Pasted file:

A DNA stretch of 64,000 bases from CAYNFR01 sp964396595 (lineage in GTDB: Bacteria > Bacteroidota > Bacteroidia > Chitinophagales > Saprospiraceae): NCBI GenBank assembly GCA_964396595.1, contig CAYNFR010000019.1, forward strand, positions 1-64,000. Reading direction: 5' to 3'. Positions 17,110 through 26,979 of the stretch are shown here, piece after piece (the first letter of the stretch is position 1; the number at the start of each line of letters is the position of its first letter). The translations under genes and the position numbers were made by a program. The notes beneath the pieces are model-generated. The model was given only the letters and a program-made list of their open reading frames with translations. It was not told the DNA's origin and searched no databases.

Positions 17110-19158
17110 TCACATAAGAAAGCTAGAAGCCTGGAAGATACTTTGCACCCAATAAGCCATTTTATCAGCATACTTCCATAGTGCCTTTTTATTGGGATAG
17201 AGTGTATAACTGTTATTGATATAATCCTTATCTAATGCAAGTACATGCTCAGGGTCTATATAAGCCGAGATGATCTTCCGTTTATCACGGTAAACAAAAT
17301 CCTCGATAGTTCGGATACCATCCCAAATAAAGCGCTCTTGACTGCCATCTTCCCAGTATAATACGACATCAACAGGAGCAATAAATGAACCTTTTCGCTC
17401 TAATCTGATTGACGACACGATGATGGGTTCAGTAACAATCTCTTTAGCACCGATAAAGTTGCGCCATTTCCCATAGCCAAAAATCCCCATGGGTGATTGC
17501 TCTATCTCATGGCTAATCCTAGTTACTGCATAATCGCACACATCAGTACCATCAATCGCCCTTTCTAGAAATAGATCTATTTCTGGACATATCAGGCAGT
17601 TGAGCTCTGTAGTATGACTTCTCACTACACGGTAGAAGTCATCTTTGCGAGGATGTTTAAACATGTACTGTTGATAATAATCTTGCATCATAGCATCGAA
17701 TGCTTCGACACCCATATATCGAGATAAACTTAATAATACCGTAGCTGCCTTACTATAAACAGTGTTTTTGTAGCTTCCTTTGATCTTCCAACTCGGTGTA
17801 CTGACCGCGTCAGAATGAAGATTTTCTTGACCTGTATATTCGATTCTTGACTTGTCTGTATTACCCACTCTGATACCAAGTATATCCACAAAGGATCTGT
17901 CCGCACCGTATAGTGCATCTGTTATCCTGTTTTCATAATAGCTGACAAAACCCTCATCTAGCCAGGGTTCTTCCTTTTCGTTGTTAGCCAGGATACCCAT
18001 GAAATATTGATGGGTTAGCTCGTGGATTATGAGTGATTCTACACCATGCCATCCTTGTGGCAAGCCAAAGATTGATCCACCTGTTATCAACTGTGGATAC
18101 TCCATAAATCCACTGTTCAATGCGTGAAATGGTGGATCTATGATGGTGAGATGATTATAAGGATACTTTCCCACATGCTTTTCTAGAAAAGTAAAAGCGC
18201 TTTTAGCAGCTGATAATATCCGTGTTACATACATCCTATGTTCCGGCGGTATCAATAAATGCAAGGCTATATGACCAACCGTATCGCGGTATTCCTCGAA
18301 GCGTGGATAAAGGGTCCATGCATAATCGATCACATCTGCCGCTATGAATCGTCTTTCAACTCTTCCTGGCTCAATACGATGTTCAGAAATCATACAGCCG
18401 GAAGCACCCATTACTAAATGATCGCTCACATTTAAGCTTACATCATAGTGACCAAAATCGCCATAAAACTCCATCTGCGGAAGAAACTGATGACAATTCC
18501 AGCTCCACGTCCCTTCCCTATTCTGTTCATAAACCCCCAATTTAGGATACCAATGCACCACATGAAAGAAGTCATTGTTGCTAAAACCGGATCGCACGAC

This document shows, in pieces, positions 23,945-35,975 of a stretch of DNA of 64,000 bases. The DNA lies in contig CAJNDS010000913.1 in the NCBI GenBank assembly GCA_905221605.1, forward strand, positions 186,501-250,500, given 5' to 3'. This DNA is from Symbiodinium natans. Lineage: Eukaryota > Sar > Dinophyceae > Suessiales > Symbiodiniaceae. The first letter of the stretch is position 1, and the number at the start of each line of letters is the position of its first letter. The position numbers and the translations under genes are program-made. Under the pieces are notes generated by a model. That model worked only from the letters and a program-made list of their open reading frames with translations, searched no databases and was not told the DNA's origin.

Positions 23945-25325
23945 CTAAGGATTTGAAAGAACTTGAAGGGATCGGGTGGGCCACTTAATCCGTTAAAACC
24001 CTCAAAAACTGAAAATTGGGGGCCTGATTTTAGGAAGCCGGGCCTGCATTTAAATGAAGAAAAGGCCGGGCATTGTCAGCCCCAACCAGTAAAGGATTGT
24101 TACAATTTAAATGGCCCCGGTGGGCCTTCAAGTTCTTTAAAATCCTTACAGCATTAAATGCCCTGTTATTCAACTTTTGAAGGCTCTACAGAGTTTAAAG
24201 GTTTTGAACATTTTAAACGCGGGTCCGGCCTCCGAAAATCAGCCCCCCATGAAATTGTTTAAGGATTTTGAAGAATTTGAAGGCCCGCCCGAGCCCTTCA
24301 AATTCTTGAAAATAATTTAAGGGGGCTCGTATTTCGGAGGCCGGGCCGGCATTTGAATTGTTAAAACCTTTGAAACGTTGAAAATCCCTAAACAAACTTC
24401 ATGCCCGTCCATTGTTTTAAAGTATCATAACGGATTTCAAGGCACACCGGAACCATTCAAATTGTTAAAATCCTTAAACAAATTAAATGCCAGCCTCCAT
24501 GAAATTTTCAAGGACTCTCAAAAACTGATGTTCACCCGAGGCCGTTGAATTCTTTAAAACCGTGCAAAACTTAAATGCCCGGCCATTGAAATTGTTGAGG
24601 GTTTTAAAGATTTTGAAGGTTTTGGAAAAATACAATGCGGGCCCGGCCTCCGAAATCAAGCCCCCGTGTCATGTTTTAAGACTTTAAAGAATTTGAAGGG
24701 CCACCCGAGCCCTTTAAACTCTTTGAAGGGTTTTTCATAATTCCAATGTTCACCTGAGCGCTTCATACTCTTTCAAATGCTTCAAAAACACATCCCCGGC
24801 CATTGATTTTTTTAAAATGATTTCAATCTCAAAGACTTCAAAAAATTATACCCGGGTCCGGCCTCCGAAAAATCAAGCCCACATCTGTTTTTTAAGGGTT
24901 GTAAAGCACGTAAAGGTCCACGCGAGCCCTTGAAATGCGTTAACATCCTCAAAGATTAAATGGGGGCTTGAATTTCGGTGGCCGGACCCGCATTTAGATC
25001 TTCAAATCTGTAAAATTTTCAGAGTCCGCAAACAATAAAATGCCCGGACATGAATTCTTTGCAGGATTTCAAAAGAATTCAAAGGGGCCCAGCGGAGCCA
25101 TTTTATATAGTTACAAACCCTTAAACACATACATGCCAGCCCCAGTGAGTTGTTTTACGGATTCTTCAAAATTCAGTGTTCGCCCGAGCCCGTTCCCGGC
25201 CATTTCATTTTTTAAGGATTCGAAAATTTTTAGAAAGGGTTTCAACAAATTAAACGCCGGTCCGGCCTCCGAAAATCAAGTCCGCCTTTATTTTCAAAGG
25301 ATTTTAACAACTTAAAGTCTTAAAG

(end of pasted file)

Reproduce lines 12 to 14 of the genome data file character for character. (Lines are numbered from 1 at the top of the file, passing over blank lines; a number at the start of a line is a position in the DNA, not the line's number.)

18001 GAAATATTGATGGGTTAGCTCGTGGATTATGAGTGATTCTACACCATGCCATCCTTGTGGCAAGCCAAAGATTGATCCACCTGTTATCAACTGTGGATAC
18101 TCCATAAATCCACTGTTCAATGCGTGAAATGGTGGATCTATGATGGTGAGATGATTATAAGGATACTTTCCCACATGCTTTTCTAGAAAAGTAAAAGCGC
18201 TTTTAGCAGCTGATAATATCCGTGTTACATACATCCTATGTTCCGGCGGTATCAATAAATGCAAGGCTATATGACCAACCGTATCGCGGTATTCCTCGAA